Philip Murray is an associate professor of economics at Webber College in Babson Park, Florida.
If anyone doesn’t know U.S. economic history or how exciting business can be, wait until this book makes its mark. Although Peter Lynch and John Rothchild direct this book to a young audience, older readers will also find several worthwhile lessons to learn in economics and business.
It starts with “A Short History of Capitalism.” Don’t be misled by the title. Lynch and Rothchild devote 70 pages to the subject. Economic historians will respect their interpretation, which emphasizes individuals. We learn that the colonists at Jamestown and Plymouth abandoned communism for private property. The authors paraphrase Adam Smith as follows: . . . when each person pursues his own line of work, the general population is far better off than it is when a king or a central planner runs the show and decides who gets what.
This tale of U.S. capitalism features inventors, immigrants, and the companies rooted in our past and still alive today. Free-market economists will quarrel with the authors’ assertion that: Another factor that may have contributed to the national prosperity is that our borders were effectively closed to many foreign-made goods by prohibitive tariffs. But elsewhere the authors sound like students of Ludwig von Mises: with more efficient machinery, the workers’ time became more valuable, not less, and the factories could afford to raise the workers’ wages. Concerning the Great Depression, the authors cite government mismanagement of the money supply as the cause, but not the Smoot-Hawley Tariff Act.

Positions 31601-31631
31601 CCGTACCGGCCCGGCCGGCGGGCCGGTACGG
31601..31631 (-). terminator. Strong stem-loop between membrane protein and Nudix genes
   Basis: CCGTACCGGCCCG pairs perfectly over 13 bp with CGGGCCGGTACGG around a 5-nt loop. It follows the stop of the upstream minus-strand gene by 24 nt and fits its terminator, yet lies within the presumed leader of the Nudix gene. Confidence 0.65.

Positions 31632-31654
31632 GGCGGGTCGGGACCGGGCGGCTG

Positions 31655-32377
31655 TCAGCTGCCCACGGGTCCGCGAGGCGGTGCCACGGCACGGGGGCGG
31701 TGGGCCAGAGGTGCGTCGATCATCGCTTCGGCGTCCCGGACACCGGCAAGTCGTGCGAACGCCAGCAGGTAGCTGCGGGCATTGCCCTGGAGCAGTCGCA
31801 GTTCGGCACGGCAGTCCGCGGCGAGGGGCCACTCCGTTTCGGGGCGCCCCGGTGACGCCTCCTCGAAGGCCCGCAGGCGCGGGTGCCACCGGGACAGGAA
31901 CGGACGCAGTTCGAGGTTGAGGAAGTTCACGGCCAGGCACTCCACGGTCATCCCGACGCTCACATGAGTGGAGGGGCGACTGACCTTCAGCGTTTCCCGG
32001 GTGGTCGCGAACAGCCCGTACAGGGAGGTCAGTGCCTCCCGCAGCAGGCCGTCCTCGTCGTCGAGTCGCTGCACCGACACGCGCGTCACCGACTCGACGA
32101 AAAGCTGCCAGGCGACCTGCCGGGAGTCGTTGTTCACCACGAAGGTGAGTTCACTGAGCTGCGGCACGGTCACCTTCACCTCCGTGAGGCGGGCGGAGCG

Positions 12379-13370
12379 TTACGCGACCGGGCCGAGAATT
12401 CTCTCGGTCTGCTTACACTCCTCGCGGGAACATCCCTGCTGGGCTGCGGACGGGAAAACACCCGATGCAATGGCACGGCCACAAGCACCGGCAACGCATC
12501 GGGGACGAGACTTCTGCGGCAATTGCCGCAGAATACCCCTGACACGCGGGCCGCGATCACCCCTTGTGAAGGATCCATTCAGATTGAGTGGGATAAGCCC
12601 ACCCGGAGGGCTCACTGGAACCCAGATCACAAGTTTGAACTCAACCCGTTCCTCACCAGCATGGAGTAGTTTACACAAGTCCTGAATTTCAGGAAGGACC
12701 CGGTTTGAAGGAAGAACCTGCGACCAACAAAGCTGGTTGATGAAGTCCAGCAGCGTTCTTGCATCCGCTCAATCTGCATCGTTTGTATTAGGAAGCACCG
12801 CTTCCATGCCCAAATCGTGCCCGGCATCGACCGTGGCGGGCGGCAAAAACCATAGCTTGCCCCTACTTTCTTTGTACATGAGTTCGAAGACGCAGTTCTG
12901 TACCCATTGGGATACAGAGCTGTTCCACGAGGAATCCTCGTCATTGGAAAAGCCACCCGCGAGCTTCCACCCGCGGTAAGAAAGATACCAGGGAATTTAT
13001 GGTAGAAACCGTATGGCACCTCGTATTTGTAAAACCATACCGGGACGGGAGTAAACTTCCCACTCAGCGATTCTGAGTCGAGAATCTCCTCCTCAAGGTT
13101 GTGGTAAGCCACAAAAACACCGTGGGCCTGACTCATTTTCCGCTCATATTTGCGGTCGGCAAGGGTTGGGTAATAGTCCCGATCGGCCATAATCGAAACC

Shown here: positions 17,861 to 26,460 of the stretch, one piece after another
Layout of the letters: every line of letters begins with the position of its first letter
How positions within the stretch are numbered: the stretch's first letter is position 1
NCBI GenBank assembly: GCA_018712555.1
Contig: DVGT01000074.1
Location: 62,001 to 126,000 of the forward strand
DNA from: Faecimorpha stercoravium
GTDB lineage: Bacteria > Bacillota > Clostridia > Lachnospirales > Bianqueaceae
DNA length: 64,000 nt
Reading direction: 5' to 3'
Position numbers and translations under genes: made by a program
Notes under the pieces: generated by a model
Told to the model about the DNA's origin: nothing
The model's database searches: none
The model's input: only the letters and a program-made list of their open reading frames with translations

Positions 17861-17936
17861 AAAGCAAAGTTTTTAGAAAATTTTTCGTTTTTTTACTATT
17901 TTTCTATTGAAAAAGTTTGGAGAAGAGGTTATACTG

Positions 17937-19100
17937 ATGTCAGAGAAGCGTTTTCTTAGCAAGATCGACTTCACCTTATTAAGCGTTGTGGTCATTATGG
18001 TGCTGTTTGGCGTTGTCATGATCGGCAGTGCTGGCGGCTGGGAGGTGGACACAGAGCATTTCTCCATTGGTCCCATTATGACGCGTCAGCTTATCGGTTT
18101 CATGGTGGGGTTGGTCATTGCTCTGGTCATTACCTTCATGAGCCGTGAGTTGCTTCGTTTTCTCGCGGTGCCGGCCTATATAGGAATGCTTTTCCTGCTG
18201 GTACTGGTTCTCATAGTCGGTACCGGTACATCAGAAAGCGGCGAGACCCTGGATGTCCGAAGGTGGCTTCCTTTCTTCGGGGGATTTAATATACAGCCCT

Lynch and Rothchild are pro-saving and investment, as they make clear in the introduction: Investors are the first link in the capitalist chain. Their advice is: Save as much as you can! You’ll be helping yourself and helping the country. Take this to mean that we may safely ignore John Maynard Keynes and his followers who reason that consumption spending leads to economic growth and worry that saving will not become investment. In fact, discussion of Keynes is conspicuously absent from this book.
In the chapter on “The Basics of Investing,” the reader will learn, among other things, that cash investments fail to keep pace with inflation, that a house is a smart purchase, and that stocks outperform bonds. Of course, Lynch and Rothchild prefer stocks and encourage the reader to use what he knows to pick his own stocks. The beginner will encounter stock market basics such as dividend yield, P/E ratio, and the important role of profit. The authors do their part for economic education by recommending The Wealth of Nations and explaining such statements as: “Capitalism is not a zero-sum game.”
Their discussion of the business cycle endorses an environment of low taxes and minimum regulations but is marred by the view that government has the responsibility to stabilize the economy. They do, however, note that government deficit-spending is crowding out private investment.
Lynch and Rothchild do a superb job of making entrepreneurs into heroes. They give a bullish description of contemporary American business and address the public concern over layoffs. Of 25 large companies they select, such as Exxon and General Electric, layoffs amounted to 400,000 from 1985 to 1995. However, the 25 small companies in their sample, such as Microsoft and Toys R Us, created over 1,000,000 jobs during the same period. This phenomenon of big companies downsizing to survive while small companies add jobs to grow is an excellent example of what Joseph Schumpeter dubbed creative destruction.
Try Learn to Earn for a solid introduction to the workings of the market economy and business.